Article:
According to Barbarawi, while vitamin D supplementation shouldn’t be taken for the purpose of preventing cardiovascular disease, there are reasons for some people to use it.

“This does not mean that patients should not take it if they need it to improve their low vitamin D levels,” he said, “as this will help to maintain good calcium levels and prevent diseases that include osteoporosis, osteomalacia, and chronic kidney disease.”

But according to Mark Peterman, MD, a cardiologist at Texas Health Presbyterian Hospital, the nutrient may still benefit cardiovascular health indirectly.

“Vitamin D has positive effects on bone health and quality of life, in so much as these facilitate an active lifestyle, cardiovascular health should also improve,” Dr. Peterman told Healthline.

According to the Centers for Disease Control and Prevention, 1 in 12 children in the United States has asthma.

Findings from a 2017 study suggest that being vitamin D deficient could significantly increase a child’s risk of developing asthma.

“The move over the last 100 years from most people working outdoors to most staying indoors and the adoption of sunscreens to prevent skin cancers has magnified the problem of vitamin D deficiency despite supplementation in milk and bread,” Peterman said.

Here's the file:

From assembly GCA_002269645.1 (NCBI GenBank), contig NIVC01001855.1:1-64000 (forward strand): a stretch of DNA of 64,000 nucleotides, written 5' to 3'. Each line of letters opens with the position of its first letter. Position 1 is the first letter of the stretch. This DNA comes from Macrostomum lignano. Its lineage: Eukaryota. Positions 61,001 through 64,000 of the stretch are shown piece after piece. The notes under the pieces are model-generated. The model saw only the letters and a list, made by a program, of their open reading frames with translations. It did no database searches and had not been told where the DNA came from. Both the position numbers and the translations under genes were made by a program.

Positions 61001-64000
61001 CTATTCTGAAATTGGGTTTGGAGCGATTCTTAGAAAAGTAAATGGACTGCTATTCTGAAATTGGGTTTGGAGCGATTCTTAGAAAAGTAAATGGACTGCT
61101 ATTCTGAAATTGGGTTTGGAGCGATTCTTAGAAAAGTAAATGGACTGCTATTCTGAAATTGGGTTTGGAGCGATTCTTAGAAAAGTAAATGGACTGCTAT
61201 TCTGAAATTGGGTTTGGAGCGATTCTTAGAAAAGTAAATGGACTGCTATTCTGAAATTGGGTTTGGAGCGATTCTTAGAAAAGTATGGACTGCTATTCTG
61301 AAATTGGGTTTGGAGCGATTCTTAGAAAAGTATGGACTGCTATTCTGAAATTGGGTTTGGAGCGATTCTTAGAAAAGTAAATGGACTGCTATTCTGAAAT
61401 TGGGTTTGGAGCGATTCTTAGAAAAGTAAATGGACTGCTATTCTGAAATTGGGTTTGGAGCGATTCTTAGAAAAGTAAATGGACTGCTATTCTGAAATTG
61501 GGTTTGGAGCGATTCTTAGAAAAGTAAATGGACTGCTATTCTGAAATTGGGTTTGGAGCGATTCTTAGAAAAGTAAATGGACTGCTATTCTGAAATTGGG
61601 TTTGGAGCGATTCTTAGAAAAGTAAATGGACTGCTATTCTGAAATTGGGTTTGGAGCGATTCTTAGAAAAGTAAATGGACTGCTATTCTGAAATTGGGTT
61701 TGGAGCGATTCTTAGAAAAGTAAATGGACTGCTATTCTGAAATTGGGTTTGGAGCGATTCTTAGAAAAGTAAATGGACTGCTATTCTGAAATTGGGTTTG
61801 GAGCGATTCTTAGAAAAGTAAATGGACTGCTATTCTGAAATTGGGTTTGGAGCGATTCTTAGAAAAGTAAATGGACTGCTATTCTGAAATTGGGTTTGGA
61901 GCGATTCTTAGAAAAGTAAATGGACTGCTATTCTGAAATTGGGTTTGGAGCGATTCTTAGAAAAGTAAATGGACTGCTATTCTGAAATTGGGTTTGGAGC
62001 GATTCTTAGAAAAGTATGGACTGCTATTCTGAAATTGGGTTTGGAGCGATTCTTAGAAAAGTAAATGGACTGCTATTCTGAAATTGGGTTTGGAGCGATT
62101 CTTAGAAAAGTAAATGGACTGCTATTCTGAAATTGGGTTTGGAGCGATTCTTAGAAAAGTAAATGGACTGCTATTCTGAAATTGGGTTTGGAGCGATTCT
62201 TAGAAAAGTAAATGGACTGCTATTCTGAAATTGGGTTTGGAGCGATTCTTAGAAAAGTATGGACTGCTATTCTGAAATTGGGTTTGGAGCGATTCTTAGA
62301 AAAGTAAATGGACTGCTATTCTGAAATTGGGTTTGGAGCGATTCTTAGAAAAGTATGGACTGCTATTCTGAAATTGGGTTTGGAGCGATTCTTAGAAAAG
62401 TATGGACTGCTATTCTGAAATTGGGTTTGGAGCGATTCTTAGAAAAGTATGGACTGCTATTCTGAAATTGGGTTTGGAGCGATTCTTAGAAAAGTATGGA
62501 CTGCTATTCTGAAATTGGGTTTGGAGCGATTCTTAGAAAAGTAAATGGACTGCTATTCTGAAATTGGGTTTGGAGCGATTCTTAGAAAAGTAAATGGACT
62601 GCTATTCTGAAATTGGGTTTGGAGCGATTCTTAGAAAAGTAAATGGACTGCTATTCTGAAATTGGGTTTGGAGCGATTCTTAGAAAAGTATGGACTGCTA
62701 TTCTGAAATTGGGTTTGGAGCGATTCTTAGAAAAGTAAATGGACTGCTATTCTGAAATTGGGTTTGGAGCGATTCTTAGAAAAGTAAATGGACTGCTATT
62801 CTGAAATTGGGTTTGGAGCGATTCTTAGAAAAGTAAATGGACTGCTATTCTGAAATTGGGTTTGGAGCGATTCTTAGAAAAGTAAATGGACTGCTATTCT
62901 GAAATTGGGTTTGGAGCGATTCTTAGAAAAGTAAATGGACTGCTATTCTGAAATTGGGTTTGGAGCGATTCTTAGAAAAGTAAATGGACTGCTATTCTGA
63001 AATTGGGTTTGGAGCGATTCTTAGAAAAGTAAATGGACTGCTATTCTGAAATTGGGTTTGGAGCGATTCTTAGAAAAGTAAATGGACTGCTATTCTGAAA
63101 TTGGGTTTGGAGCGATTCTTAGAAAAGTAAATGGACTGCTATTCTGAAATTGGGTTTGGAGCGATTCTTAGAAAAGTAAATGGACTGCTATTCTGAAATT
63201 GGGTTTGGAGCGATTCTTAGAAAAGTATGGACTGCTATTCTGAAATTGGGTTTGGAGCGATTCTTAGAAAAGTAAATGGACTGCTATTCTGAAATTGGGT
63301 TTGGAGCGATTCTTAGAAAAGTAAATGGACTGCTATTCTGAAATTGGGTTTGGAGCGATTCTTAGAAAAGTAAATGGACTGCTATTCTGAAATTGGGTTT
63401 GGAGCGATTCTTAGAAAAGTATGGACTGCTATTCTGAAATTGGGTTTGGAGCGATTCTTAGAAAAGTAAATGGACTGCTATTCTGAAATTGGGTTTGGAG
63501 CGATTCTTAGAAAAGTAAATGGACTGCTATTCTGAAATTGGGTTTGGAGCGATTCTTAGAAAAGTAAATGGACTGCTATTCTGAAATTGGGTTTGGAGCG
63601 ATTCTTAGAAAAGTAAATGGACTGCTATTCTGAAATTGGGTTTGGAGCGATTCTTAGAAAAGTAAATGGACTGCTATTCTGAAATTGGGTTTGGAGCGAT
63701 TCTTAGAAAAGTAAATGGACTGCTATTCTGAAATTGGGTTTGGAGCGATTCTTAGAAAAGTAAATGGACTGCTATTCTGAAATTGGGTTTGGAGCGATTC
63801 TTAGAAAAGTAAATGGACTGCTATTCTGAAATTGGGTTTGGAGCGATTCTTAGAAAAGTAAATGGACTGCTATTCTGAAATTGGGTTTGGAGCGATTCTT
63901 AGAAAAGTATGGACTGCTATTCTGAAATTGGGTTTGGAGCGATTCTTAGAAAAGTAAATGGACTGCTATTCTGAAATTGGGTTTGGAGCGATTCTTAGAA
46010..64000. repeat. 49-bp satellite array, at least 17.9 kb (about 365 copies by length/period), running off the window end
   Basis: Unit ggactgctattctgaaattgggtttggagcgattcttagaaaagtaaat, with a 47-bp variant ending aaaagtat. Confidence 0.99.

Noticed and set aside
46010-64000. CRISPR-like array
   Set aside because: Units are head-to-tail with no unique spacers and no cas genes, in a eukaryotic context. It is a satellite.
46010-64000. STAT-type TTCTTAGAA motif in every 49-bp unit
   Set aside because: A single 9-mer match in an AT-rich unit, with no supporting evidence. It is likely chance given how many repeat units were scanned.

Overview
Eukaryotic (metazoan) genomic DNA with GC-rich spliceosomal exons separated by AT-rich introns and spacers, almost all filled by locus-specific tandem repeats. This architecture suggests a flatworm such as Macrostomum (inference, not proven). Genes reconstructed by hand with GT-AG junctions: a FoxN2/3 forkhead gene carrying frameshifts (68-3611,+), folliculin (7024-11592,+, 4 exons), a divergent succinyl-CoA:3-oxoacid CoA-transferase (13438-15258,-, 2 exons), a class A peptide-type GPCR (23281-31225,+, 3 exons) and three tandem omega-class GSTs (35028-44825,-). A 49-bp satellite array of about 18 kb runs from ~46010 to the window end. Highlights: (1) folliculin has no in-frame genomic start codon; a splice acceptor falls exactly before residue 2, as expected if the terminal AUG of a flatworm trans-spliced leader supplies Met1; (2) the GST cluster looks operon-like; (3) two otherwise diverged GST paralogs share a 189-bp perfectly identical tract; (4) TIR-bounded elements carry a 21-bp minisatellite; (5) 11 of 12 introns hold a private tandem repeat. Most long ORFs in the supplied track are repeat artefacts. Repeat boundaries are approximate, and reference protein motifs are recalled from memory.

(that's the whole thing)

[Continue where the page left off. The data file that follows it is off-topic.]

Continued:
Further research conducted on 560 children in Puerto Rico ages 6 to 14 and living with asthma found that those deficient in vitamin D were two and a half times more at risk of having worsened symptoms.

Vitamin D may even help prevent children with asthma from experiencing attacks due to air pollution, according to recently published research.

“Asthma is an immune-mediated disease,” Sonali Bose, MD, assistant professor of medicine, pulmonary, critical care, and sleep medicine at the Icahn School of Medicine at Mount Sinai in New York and lead author of the study, said in a statement.

“From previous studies, we knew that vitamin D was a molecule that may influence asthma by impacting antioxidant or immune-related pathways,” Dr. Bose said.

Gudimetla agreed.

“It’s believed that vitamin D may have a role in improving immune responses and even levels of parathyroid hormone,” he said.

Gudimetla said the best way to get vitamin D for optimal health is through a health-conscious diet.

“A diet with a lot of fruits and vegetables, whole grains, fat-free or low-fat milk and milk products, and even certain oils is recommended by the National Institutes of Health,” he said.

He emphasized that certain proteins such as fatty fish, lean meats, poultry, eggs, beans, peas, nuts and seeds, and soy products are a great way to get sufficient amounts of this vitamin.

Gudimetla cautions that while vitamin D may not directly prevent cardiovascular disease, watching what you eat can.

“Being wise about dietary choices is important, like limiting foods that are high in saturated or trans fats and monitoring calories and salt intake,” he said.

Previously recommended as a vitamin that could prevent heart disease and stroke, recent research finds no association between taking vitamin D supplements and lowering the incidence of cardiovascular disease.

However, vitamin D has many other health benefits and can still improve heart health indirectly by optimizing bone and immune health.

Experts say the best way to get vitamin D is by eating a healthy diet that includes fruits and vegetables, whole grains, and low-fat or fat-free dairy.